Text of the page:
VHS Revival revisits John Singleton’s immensely powerful social drama.
Almost thirty years have passed since the release of John Singleton’s controversial drama, and the movie has lost none of its power. In fact, it is hard to imagine a film of its nature existing in today’s censored climate.
Back in 1991, the infamous L.A. riots were just around the corner, and rap was more than just a vehicle for cynical, white-collar marketing. Thanks to certain creative freedoms, the racially oppressed still had something of a mainstream voice, and movies were allowed to champion unpopular opinions.
Fast-forward three decades and the themes featured in Boyz n the Hood have been stylized to such a degree that its characters have been reduced to impotent stereotypes, its situations diluted beyond parody. Anarchic innovators such as Dr Dre have grown fat and wealthy, while one of the movie’s stars, Ice Cube, has become a mainstay in cash cow comedies such as Are We There Yet?. In fact, the closest thing to Boyz n the Hood that exists today is the Grand Theft Auto video game series, a popular preoccupation which glamourises the very violence the movie condemned.
The story begins in the mid-1980s, as then president Ronald Reagan was about to begin his second term in office. Reagan would implement his ‘war on drugs’ campaign around that time, a cynical endeavour whose main goal was to criminalise the poor rather than aid them, and his influence is highlighted by Singleton in the form of a series of presidential posters sprayed with bullet holes. Beneath those posters, the blood of a recently murdered young man stains the sidewalk, while loitering kids tease each other for not being down with street affairs. They know what kind of future lies ahead for them, and are already goading each other into following by example.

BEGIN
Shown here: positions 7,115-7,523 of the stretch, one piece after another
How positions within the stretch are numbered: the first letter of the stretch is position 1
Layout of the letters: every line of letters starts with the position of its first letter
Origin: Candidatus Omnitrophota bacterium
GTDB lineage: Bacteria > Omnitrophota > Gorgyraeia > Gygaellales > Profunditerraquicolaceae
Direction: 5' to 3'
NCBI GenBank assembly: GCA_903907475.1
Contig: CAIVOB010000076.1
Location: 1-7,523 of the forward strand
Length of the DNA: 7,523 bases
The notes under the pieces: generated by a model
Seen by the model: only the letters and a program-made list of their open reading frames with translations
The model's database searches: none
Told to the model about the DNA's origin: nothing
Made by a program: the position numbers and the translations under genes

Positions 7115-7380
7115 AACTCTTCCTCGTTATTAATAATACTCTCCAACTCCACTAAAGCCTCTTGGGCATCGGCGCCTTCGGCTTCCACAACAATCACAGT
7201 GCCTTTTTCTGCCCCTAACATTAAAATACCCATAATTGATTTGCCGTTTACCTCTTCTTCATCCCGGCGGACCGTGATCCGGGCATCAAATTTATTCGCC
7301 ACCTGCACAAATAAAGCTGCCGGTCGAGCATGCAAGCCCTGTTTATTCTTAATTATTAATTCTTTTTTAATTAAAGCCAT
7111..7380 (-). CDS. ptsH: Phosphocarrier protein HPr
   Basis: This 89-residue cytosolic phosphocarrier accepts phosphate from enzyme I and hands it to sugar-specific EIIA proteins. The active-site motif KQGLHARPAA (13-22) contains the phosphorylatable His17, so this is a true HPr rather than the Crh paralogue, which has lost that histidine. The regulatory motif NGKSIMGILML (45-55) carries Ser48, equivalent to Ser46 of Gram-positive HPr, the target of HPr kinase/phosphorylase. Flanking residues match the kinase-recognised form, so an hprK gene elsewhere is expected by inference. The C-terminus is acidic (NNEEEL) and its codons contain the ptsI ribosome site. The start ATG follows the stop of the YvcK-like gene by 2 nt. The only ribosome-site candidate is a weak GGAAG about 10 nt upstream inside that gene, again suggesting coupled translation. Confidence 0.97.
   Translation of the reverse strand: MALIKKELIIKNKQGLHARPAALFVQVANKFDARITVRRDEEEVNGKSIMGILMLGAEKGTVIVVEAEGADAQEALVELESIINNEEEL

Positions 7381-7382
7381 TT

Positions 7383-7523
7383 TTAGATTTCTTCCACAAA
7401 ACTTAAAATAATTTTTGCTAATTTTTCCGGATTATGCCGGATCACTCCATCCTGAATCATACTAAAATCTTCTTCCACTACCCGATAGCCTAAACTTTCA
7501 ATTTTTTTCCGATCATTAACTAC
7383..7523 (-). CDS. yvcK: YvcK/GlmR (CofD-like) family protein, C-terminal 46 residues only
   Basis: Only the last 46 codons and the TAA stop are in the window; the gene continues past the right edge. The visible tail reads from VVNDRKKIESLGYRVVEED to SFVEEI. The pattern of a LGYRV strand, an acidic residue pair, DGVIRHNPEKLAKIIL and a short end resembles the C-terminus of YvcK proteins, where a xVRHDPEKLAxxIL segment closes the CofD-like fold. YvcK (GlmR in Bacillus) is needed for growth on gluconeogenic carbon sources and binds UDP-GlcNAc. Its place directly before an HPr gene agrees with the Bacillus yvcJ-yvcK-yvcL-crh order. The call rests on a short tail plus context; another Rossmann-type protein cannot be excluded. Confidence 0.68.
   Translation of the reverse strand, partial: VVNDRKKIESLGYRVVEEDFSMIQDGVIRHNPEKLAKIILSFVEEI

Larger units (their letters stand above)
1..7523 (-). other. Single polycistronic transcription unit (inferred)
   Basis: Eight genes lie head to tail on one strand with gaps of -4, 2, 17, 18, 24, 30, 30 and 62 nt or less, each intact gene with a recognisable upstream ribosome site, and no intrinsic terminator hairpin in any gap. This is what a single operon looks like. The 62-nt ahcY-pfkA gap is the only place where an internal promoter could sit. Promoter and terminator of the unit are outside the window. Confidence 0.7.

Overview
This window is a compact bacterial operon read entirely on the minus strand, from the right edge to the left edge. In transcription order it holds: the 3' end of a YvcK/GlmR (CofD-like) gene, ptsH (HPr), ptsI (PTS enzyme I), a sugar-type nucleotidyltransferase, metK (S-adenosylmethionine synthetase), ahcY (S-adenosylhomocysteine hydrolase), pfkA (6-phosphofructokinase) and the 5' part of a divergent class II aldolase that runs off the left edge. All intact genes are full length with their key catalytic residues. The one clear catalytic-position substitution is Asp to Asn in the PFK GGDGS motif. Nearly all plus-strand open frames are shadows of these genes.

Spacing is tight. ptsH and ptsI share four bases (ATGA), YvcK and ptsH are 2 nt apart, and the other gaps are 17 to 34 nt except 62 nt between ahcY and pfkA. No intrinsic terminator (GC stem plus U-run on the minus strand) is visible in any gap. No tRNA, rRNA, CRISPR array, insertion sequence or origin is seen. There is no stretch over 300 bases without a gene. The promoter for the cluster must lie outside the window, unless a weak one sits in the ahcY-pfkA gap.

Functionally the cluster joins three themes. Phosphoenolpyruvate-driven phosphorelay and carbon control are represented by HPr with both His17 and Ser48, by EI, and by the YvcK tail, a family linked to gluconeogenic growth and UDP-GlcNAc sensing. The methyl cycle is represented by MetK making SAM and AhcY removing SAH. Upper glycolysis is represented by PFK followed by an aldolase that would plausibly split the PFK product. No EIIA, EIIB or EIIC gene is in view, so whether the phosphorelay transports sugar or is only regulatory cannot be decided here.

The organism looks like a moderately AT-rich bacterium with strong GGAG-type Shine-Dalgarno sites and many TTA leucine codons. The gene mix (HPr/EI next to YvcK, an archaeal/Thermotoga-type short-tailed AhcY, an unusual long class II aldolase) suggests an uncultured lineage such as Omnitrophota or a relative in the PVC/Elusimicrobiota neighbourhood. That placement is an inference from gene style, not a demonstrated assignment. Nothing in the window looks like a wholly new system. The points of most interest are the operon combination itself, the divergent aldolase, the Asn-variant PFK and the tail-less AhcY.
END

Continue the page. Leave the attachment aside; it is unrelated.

Furious Styles – Why is it that there is a gun shop on almost every corner in this community?
The Old Man – Why?
Furious Styles – I’ll tell you why. For the same reason that there is a liquor store on almost every corner in the black community. Why? They want us to kill ourselves.
When we first meet protagonist Tre he is still in short pants, and is shipped off to live with his father in the hope that he will learn about responsibility. Tre’s mother is played with steely vulnerability by the wonderful Angela Basset, who like most ghetto parents is terrified her child will die before he is able to become a man. There is no better teacher for Tre than his father Furious (Laurence Fishburne), a man of great wisdom and determination who never turns his back on his people, and who often takes to street corners to teach his gangster brothers about the role the government plays in weakening their resolve, turning every corner into a gun shop or liquor store while the threat of gentrification looms large.